Commenting on the figures, Nationwide’s chief economist Robert Gardiner said:
“Average house prices in the UK fell by 1.0% in the second quarter of the year, after allowing for usual seasonal effects. Prices were down 1.1% compared with the same quarter in 2011.
“London saw the strongest quarterly growth rate, with prices up 1.0% quarter-on-quarter. Whilst the annual rate of growth moderated a little from 2.3% to 1.2%, average prices in the capital have now virtually recovered to their 2007 peak.
“The north/south divide amongst the English regions continued in Q2, with house price growth in southern England (South West, Outer South East, Outer Metropolitan, London and East Anglia) exceeding that of northern England (West Midlands, East Midlands, Yorkshire & Humberside, North West and North) for the thirtieth consecutive quarter. The North West was the worst performing English region, with prices down 4.1% year-on-year.
“Scotland was the worst performing area on a quarterly basis, with prices falling 2.0% during the second quarter. This pushed the annual rate of change down to -2.3%.
“Wales saw a third successive quarter of price falls, with a seasonally adjusted fall of 1.1% in Q2. On an annual basis, prices were down 5.3% compared with 2011.
“Northern Ireland continued to see price falls, with average prices down 10.6% year-on-year.
Average house prices in England were unchanged during the second quarter, and marginally lower than one year ago.
The Outer Metropolitan was the best performing region, with prices up 1.8% year-on-year. The North West continued to be the worst performing English region, with prices down 4.1% compared with Q2 2011.
The gap in house prices between southern England (South West, Outer South East, Outer Metropolitan, London and East Anglia) and northern England (West Midlands, East Midlands, Yorkshire & Humberside, North West and North), has continued to widen, with the south seeing stronger growth for the thirtieth consecutive quarter. Average house prices in the south are now around £96,000 higher than those in the north, a record high.
Amongst England’s major towns and cities, Liverpool saw the strongest price growth over the last twelve months, with prices up 10%. Carlisle remained the worst performing city, with prices falling 13% over the same period.
Scotland saw a 2.0% seasonally adjusted fall in the second quarter, while the annual rate of change also deteriorated from -0.2% to -2.3%. Aberdeen City nudged ahead of Edinburgh to become Scotland’s most expensive area.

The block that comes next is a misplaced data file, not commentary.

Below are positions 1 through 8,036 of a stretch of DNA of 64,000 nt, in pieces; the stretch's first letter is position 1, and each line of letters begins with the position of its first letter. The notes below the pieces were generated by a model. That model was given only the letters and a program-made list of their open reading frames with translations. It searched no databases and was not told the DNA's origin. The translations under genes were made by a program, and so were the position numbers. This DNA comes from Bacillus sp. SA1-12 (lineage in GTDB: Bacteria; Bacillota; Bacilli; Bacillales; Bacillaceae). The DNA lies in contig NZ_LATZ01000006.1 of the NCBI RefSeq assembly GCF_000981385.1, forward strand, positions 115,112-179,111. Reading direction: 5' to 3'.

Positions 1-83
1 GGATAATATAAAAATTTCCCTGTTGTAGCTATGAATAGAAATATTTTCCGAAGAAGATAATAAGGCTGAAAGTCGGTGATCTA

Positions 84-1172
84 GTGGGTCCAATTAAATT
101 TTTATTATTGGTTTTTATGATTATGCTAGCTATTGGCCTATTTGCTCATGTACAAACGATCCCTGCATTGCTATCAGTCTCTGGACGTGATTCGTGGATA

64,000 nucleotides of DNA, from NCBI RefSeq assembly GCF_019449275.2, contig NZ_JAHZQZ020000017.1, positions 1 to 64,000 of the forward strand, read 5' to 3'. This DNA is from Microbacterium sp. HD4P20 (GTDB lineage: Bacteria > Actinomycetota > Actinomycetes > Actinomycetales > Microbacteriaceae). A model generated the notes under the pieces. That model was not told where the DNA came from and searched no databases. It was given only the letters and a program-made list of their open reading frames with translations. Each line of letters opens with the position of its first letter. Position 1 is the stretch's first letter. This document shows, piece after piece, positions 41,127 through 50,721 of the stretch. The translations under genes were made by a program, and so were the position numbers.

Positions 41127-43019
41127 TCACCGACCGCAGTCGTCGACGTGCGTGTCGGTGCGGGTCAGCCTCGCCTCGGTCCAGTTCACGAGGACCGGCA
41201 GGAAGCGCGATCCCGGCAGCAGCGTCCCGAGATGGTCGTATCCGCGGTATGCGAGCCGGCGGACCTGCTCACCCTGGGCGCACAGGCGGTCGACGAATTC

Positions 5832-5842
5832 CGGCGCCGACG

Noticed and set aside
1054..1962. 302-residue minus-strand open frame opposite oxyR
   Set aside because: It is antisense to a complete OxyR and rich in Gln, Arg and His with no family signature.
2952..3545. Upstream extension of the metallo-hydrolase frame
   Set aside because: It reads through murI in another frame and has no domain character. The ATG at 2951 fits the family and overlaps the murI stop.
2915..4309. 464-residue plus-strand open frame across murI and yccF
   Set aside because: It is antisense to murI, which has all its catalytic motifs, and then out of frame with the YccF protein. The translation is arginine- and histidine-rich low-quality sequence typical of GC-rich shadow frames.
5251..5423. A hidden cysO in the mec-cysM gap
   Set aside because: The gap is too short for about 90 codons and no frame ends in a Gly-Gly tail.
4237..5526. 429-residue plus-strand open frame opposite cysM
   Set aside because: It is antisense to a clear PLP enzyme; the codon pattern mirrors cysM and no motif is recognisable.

Cardiff, the most expensive area in Wales, was also the strongest performing over the year. Wales recorded its third successive quarter of price falls in Q2, with a seasonally adjusted fall of 1.1%. On an annual basis, prices were down 5.3% compared with 2011, making Wales the second weakest region behind Northern Ireland.
House prices continue to fall in Northern Ireland, with prices in the second quarter of 2012 down 10.6% year on-year. All areas have seen prices fall over the past 12 months with the largest declines seen in the City of Belfast, with prices down 15% year-on-year.
Annual house price growth in London slowed to 1.2% in Q2, from 2.3% in Q1. Average prices broke back through the £300,000 barrier and are now just 0.4% below their 2007 peak. Greenwich saw the strongest growth, with prices up 14% year-on-year, whilst Hackney was the weakest performing borough.
Major towns and cities
Of the UK’s major towns and cities Liverpool, Nottingham, Brighton, Cambridge and London saw the biggest price rises and Belfast, Carlisle, Newcastle, Manchester and Edinburgh saw the biggest falls.
See the detailed reports and graphs.
1. Indices and average prices for the UK and the regions are produced using Nationwide's updated mix adjusted House Price Methodology which was introduced with effect from the first quarter of 1995. All changes are nominal and do not allow for inflation. The methodology can be found on our website
2. Price indices are seasonally adjusted using the US Bureau of the Census X12 method. Quarterly series are seasonally adjusted using data since 1973. The seasonal adjustment is recalculated quarterly and may lead to revisions.
3. The price changes in the sub regional, local authority and major towns and cities tables are based on the price per unit area of the properties in the sample rather than the mix-adjusted methodology used for the 13 regions. The average price per square foot in each of the sub-regions is grossed up by the average square footage in a particular region to arrive at an average house price. Unlike Nationwide’s main index, this methodology does not take into account the different mix of properties transacted and is therefore a simplification.
4. Sub-regional figures are therefore not directly comparable with regional prices. Samples are substantially smaller than at a regional level and figures should not be relied upon for any critical application. Due to greater volatility, sub-regional prices are smoothed over two quarters.
5. The Nationwide House Price Index is prepared from information which we believe is collated with care, but no representation is made as to its accuracy or completeness. We reserve the right to vary our methodology and to edit or discontinue the whole or any part of the Index at any time, for regulatory or other reasons. Persons seeking to place reliance on the Index for their own or third party commercial purposes do so entirely at their own risk.